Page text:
Has been watching the same movie at post-midnight hours for 20 years (*almost).
It was on VHS and is now a $10 Amazon Video-on-demand for all time (*or at least until the company ceases to exist; we do believe so in capitalism, yet there is always the caveat — which is perhaps most manifest in non-profit 'businesses' — that someday the entity might cease to be, and you will be without any guarantee on your investments).
"In 100 years, this won't matter" might be a calming opiate ´a la Marx; however, I find it a rather sad resignation to insignificance. Some of our most well-known and famously celebrated and talented or groundbreaking^ artists were either not what we call recognized (*in other words, able to live without freaking out about money all the time) or knew inherently that what they were up to was important or would last, only that they felt it to be important and worthy of a lifetime.
We are lead to believe that they did work hard and worked every day, despite their debauchery (*so synonymous with the Modern Era Artist and even the post-modern one, though we're still in such a muddle as not to be able to tell exactly where any are located in the mix); and now, as a result of their work plus little else usually but professional association, we admire or at least study them.^^
In other less tedious words, tend to your garden. Voltaire cast Candide, Pangloss and Cunegonde well at the 'end' of it all. Gardens take all day, after all.
And everything does, in fact, matter. Even to diests or atheists …
Don Quixote, Candide … even James Joyce and Virginia Woolf, but to a lesser and now antiquated and quaint extent in their understanding of consequence, advised getting down to brass tacks, as it were.^^^
Yes, she likes to quote a quaint (not dead) man who was her teacher who used that phrase frequently.
She wants to express thwarted theatrical tendencies.
A thought occurred a few hours ago, though: if women are obliged in this culture to pretend they have no facial hairs whatsoever save the thin-groomed brow and the oxmoronic thick lash, then why do men not sever off their own defunct nipples?^^^^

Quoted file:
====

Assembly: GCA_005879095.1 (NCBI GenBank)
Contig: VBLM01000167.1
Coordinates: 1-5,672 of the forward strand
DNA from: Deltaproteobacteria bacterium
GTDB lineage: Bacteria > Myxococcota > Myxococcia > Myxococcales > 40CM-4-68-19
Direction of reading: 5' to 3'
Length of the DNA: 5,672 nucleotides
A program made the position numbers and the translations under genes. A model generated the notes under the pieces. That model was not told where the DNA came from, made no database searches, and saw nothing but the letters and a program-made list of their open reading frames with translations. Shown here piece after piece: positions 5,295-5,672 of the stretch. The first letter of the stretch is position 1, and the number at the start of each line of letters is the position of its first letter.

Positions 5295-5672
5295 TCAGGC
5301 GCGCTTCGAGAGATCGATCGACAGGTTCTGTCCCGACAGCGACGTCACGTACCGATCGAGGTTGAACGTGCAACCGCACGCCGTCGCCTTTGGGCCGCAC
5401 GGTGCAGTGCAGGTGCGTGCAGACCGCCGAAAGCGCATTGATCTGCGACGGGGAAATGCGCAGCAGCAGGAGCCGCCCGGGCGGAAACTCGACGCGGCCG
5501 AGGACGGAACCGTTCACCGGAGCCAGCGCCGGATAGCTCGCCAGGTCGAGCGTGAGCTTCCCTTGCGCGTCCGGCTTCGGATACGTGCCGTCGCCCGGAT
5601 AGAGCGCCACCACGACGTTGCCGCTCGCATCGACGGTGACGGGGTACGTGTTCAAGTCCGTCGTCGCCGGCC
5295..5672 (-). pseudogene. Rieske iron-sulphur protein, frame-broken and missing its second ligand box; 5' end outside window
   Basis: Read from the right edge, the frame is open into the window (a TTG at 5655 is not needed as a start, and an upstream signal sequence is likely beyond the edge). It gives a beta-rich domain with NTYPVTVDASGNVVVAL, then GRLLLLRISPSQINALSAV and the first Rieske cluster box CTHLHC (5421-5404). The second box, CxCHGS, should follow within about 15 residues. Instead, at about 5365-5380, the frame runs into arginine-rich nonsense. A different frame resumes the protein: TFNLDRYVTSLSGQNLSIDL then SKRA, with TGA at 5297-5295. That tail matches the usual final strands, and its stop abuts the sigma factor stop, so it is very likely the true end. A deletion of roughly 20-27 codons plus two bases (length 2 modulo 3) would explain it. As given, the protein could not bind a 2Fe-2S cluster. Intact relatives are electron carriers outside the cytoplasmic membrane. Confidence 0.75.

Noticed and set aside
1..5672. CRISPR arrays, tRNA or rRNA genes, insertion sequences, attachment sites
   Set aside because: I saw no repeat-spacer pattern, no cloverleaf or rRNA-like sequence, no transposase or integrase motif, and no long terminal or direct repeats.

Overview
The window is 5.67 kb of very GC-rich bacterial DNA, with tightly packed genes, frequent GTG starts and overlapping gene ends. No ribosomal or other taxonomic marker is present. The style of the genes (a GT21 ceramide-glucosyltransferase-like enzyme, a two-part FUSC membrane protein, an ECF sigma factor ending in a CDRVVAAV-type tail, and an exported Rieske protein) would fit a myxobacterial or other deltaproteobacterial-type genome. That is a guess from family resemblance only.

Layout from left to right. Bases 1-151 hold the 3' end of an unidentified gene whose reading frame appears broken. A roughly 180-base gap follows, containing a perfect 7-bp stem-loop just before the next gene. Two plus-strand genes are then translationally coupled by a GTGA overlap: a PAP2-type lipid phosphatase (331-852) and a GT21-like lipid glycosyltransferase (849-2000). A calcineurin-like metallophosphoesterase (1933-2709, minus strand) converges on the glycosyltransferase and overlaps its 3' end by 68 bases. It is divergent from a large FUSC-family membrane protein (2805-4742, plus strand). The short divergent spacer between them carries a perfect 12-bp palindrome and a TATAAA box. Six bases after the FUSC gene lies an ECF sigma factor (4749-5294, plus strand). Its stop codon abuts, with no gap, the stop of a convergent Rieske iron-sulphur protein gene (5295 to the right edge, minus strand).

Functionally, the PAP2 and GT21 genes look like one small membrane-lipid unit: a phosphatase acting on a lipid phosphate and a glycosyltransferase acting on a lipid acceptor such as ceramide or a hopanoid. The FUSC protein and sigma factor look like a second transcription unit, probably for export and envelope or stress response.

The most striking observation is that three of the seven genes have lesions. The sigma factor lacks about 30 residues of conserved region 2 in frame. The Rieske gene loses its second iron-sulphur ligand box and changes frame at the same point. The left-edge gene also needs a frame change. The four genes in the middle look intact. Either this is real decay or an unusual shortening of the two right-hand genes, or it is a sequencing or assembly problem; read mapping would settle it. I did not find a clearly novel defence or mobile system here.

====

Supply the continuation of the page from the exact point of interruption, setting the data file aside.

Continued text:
Anyway, I still enjoy the layers of this film. They not only reveal their own layers, through a 1972 rendition of a 1966 stage-version of a story set in 1931 Berlin, but the personal ones spanning 1990 or so to now or so.
High school was quite difficult.
And, if anyone can reproduce a good number of those outfits in my size, I would be quite grateful.^^^^^
Also, I recall trying to induce my more-mature friends (I had no idea; I was 8 perhaps?) into playing the rôles of a group of country girls, sweet and innocent and dressed in pale blue, pink, green and yellow checked gingham dresses, to re-enact personaes from a coloring book; and at this time, I had been wondering if it would be easier now to get a few dancers from the area to pose in a tableau vivant of a certain closing scene of the movie's opening act than it was (influence fail) to have my 'friends' be theatrical back then. Has my influence changed?
But, we shall need the costumes!
Because doing is all that matters.
[^was going to write 'seminal;' how is chosen adj. less sexual/violent; ie, negatively masculine?]
[^^would like anyone to diagram and mail me that sentence.]
[^^^asks that you please note the incongruous comparison, characters to authors — or was it intentional, meant to underline the increasing encroachment of the author's personality into his or her work? His or her. Hee. Sorry; read on?]
[^^^^wants you to be assured this is not a specifically directed sentiment, merely an expression of logical frustration based on time and space constraints]
[^^^^^measurements upon request, resume and payment]